Who discovered the relationship between a galaxy distance and redshift

Redshift - Wikipedia

who discovered the relationship between a galaxy distance and redshift

The theory used to determine these very great distances in the universe is based on In fact, he found that the universe was expanding - with all of the galaxies. When galaxies interact with each other, a very small number of stars may get lost and Hubble used the P-L relation to find the distance to the Cepheid he was the velocity of galaxies (obtained from determining the redshift of the spectra of. By plotting the velocity of the galaxies against their distance he came across an interesting relationship. This is now known as Hubble's law and is shown in the.

They continued to be called "nebulae" and it was only gradually that the term "galaxies" took over. Combining redshifts with distance measurements[ edit ] This section's factual accuracy is disputed.

Relevant discussion may be found on Talk: Please help to ensure that disputed statements are reliably sourced.

who discovered the relationship between a galaxy distance and redshift

December Learn how and when to remove this template message Fit of redshift velocities to Hubble's law. Hubble correlated brightness and parameter z.

Redshift and Distance in the Expanding Universe | ScienceBlogs

Combining his measurements of galaxy distances with Vesto Slipher and Milton Humason 's measurements of the redshifts associated with the galaxies, Hubble discovered a rough proportionality between redshift of an object and its distance. See cosmic distance ladder for details. At the time of discovery and development of Hubble's law, it was acceptable to explain redshift phenomenon as a Doppler shift in the context of special relativity, and use the Doppler formula to associate redshift z with velocity.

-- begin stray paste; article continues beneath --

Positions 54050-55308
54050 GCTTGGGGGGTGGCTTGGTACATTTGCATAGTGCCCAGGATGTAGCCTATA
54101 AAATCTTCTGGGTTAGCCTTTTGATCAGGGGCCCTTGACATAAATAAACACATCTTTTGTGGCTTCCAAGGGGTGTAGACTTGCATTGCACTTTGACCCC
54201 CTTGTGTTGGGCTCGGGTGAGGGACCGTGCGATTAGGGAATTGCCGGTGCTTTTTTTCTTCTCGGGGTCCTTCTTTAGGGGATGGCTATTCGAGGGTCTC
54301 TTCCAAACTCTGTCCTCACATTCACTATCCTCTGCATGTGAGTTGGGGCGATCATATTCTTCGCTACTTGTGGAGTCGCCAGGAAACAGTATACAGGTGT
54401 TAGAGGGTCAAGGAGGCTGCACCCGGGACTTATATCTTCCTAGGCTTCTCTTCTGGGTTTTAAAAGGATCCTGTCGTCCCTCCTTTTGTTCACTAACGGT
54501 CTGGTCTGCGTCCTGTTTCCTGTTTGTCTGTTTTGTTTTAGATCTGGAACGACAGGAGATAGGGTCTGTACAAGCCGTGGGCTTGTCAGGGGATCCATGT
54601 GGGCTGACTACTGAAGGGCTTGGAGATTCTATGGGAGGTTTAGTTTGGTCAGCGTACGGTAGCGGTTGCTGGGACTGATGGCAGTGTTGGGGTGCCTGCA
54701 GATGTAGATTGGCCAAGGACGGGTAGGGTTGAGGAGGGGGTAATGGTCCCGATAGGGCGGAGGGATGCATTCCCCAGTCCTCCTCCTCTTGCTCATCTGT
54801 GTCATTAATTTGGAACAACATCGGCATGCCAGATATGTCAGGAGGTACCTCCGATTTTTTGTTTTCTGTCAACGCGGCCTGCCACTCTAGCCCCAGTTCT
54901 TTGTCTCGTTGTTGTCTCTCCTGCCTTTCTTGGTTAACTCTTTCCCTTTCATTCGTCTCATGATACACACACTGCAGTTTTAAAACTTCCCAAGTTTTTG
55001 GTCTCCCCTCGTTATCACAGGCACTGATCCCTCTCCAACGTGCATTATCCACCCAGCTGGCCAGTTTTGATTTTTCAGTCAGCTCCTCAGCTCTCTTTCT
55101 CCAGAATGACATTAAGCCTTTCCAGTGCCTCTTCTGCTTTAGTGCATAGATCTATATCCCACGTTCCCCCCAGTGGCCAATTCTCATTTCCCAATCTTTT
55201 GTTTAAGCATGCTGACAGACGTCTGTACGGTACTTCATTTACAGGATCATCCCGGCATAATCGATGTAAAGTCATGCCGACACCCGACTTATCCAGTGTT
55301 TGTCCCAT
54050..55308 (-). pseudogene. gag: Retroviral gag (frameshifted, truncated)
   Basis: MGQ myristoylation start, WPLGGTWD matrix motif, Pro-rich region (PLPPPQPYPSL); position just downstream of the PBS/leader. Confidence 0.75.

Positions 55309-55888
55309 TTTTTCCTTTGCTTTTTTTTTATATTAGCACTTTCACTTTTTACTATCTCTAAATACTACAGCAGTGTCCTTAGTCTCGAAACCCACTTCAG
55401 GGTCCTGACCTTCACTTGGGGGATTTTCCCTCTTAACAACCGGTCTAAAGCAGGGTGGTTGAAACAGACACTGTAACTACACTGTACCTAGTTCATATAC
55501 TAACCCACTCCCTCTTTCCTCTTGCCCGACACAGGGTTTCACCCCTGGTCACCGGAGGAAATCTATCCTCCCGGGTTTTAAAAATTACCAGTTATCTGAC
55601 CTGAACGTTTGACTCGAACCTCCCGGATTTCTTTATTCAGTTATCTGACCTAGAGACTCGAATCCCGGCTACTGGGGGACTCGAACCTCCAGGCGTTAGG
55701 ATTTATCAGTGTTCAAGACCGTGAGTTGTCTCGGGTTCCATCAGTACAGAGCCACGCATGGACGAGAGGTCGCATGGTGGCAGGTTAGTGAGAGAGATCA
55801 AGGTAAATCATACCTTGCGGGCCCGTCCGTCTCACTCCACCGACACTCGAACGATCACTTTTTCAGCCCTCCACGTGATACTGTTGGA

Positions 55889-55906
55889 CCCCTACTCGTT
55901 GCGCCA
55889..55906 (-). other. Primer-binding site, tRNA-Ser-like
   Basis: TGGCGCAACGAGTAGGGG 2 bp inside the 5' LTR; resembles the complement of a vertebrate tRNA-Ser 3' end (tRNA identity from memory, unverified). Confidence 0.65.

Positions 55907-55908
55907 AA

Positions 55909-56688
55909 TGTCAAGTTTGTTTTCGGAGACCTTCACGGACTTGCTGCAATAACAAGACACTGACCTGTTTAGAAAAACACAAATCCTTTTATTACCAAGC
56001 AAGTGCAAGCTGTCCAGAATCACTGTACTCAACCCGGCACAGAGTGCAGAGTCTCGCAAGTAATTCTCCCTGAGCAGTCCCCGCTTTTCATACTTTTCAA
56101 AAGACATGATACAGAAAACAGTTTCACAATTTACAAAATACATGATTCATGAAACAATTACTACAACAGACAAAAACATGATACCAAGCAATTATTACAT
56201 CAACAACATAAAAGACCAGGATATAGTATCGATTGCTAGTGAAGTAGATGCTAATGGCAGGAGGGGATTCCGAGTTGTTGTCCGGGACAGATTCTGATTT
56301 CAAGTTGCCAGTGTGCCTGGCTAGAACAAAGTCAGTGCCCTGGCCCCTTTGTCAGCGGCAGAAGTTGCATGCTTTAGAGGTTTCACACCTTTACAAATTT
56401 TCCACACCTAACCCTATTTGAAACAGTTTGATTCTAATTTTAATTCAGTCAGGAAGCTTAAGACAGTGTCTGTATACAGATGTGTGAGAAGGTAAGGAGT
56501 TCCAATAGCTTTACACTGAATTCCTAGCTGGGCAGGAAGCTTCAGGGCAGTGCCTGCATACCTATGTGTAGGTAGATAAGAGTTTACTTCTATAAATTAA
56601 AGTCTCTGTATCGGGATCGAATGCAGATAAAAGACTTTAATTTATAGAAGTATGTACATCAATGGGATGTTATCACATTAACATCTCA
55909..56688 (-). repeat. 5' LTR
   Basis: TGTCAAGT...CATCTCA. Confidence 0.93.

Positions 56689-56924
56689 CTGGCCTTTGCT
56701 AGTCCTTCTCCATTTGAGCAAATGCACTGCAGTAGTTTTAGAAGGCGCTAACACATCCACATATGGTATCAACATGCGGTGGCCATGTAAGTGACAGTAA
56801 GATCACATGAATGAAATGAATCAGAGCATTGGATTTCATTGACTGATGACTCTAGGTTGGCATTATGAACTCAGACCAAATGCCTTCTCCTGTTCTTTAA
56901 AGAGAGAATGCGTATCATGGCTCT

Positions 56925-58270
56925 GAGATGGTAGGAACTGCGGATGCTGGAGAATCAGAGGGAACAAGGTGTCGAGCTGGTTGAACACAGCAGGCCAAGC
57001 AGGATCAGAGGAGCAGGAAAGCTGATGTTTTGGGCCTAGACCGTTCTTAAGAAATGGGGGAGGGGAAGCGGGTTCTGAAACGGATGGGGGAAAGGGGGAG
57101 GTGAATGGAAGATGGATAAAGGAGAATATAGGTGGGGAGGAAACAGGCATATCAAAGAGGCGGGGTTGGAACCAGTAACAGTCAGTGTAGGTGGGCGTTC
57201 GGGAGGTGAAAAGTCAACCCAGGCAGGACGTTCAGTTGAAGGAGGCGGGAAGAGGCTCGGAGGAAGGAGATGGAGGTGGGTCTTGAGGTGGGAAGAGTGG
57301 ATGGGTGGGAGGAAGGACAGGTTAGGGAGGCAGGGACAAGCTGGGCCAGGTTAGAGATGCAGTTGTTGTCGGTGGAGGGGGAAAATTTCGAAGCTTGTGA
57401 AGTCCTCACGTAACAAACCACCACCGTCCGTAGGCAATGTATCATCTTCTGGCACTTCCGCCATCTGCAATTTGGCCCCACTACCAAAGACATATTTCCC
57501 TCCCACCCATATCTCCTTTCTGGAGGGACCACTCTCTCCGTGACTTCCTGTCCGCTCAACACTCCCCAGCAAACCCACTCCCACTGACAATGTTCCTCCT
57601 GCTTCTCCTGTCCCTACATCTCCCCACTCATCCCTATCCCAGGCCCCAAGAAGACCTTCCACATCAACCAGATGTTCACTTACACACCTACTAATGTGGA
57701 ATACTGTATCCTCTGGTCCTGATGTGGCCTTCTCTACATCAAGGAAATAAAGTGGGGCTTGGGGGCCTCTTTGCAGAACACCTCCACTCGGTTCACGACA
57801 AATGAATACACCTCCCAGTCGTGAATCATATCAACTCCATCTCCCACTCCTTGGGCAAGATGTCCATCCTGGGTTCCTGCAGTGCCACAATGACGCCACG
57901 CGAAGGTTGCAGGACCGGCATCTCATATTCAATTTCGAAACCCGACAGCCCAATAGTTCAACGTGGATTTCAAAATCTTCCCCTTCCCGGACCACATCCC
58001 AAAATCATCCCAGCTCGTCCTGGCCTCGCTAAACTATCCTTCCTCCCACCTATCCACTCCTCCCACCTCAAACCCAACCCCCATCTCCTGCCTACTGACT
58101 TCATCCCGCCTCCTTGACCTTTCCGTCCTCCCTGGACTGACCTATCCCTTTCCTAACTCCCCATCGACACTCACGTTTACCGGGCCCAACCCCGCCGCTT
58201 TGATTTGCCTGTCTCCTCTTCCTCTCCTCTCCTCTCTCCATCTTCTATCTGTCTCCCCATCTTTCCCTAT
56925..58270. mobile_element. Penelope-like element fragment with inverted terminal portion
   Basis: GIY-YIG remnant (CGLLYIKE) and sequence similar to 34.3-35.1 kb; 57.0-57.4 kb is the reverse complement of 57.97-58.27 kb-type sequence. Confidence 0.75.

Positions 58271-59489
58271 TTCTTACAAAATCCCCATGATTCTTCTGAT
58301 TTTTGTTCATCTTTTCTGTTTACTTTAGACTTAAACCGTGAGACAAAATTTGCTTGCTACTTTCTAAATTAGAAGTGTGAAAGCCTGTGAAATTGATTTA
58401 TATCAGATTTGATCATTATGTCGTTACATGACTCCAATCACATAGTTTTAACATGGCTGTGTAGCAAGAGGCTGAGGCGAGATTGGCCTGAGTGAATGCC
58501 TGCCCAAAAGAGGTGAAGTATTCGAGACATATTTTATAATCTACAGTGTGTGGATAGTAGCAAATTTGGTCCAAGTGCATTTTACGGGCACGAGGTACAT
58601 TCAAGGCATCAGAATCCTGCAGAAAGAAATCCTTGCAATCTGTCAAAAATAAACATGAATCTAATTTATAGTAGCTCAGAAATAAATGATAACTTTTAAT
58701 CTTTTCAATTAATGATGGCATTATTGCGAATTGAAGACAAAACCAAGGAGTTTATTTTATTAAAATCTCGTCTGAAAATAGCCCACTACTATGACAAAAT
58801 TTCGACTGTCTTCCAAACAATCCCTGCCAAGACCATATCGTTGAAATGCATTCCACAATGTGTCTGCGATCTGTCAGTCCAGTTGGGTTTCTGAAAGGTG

Today, in the context of general relativity, velocity between distant objects depends on the choice of coordinates used, and therefore, the redshift can be equally described as a Doppler shift or a cosmological shift or gravitational due to the expanding space, or some combination of the two.

Cosmological constant abandoned[ edit ] Main article: Cosmological constant After Hubble's discovery was published, Albert Einstein abandoned his work on the cosmological constantwhich he had designed to modify his equations of general relativity to allow them to produce a static solution, which he thought was the correct state of the universe.

The Einstein equations in their simplest form model generally either an expanding or contracting universe, so Einstein's cosmological constant was artificially created to counter the expansion or contraction to get a perfect static and flat universe.

who discovered the relationship between a galaxy distance and redshift

InEinstein made a trip to Mount Wilson to thank Hubble for providing the observational basis for modern cosmology. Adams inin which he mentions "Two methods of investigating that nature of the nebular red-shift".

History of Discovery | Las Cumbres Observatory

Slipher first reports on his measurement in the inaugural volume of the Lowell Observatory Bulletin. Subsequently, Edwin Hubble discovered an approximate relationship between the redshifts of such "nebulae" and the distances to them with the formulation of his eponymous Hubble's law.

who discovered the relationship between a galaxy distance and redshift

To determine the redshift, one searches for features in the spectrum such as absorption linesemission linesor other variations in light intensity. If found, these features can be compared with known features in the spectrum of various chemical compounds found in experiments where that compound is located on Earth.

History of Discovery

A very common atomic element in space is hydrogen. The spectrum of originally featureless light shone through hydrogen will show a signature spectrum specific to hydrogen that has features at regular intervals. If restricted to absorption lines it would look similar to the illustration top right.

  • Hubble's law

If the same pattern of intervals is seen in an observed spectrum from a distant source but occurring at shifted wavelengths, it can be identified as hydrogen too. If the same spectral line is identified in both spectra—but at different wavelengths—then the redshift can be calculated using the table below.